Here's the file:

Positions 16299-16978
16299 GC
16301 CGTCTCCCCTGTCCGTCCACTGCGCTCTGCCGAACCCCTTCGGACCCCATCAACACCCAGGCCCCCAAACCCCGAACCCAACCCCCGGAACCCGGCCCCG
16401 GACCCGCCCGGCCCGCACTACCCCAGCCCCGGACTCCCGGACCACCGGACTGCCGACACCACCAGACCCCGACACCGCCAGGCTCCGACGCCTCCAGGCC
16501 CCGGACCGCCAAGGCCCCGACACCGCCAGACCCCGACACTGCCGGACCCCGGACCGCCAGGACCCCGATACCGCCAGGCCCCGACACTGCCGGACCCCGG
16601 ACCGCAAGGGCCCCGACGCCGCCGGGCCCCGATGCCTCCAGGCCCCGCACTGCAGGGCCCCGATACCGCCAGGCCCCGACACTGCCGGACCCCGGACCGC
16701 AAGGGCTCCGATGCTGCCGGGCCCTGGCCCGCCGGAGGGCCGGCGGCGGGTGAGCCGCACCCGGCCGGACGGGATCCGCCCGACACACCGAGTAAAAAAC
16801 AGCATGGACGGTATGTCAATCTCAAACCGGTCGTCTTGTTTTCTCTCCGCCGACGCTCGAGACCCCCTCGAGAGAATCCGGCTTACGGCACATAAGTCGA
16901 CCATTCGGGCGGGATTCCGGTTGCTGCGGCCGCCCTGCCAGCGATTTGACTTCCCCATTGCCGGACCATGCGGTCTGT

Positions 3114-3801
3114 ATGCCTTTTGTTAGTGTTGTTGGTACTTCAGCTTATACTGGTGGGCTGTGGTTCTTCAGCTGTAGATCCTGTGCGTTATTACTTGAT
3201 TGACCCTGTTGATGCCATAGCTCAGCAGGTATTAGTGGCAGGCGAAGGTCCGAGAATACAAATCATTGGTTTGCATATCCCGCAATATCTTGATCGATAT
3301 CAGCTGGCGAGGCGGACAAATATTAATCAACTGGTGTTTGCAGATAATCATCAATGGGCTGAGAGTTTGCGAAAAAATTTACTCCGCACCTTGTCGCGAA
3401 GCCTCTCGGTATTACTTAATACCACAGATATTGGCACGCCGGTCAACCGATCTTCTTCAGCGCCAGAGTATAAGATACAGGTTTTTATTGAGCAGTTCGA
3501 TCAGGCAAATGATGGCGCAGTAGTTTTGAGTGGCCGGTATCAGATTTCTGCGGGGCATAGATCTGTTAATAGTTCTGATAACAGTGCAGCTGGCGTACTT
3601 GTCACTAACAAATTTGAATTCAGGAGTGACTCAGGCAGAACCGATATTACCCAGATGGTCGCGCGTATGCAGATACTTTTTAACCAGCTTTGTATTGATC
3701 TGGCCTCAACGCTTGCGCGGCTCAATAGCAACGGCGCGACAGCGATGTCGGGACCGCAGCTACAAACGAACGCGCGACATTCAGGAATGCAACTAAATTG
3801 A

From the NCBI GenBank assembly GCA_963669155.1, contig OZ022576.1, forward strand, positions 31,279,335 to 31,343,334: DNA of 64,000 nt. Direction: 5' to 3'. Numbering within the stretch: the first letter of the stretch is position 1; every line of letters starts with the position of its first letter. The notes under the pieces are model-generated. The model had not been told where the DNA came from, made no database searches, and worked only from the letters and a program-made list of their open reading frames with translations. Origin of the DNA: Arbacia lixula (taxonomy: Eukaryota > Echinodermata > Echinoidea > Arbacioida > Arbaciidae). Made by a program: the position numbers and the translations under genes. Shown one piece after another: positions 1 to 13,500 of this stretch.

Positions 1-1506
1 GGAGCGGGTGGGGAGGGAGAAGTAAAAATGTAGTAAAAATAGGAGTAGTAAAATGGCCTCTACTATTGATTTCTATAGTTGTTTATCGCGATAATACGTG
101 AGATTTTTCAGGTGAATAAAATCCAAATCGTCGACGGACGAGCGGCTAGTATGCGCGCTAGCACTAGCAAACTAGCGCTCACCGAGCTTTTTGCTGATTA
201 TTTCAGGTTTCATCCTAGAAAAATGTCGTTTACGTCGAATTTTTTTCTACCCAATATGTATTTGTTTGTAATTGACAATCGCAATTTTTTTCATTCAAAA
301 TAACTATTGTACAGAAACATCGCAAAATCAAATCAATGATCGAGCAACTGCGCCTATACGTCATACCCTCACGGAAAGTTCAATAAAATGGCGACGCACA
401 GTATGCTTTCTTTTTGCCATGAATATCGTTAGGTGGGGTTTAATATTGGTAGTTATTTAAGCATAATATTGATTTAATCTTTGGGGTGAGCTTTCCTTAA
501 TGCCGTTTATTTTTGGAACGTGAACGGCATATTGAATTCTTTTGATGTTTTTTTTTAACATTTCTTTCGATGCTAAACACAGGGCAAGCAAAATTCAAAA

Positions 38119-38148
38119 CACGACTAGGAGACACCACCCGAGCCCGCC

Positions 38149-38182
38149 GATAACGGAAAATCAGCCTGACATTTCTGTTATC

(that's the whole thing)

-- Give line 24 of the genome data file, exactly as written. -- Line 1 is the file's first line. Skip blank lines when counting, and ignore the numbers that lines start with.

301 TAACTATTGTACAGAAACATCGCAAAATCAAATCAATGATCGAGCAACTGCGCCTATACGTCATACCCTCACGGAAAGTTCAATAAAATGGCGACGCACA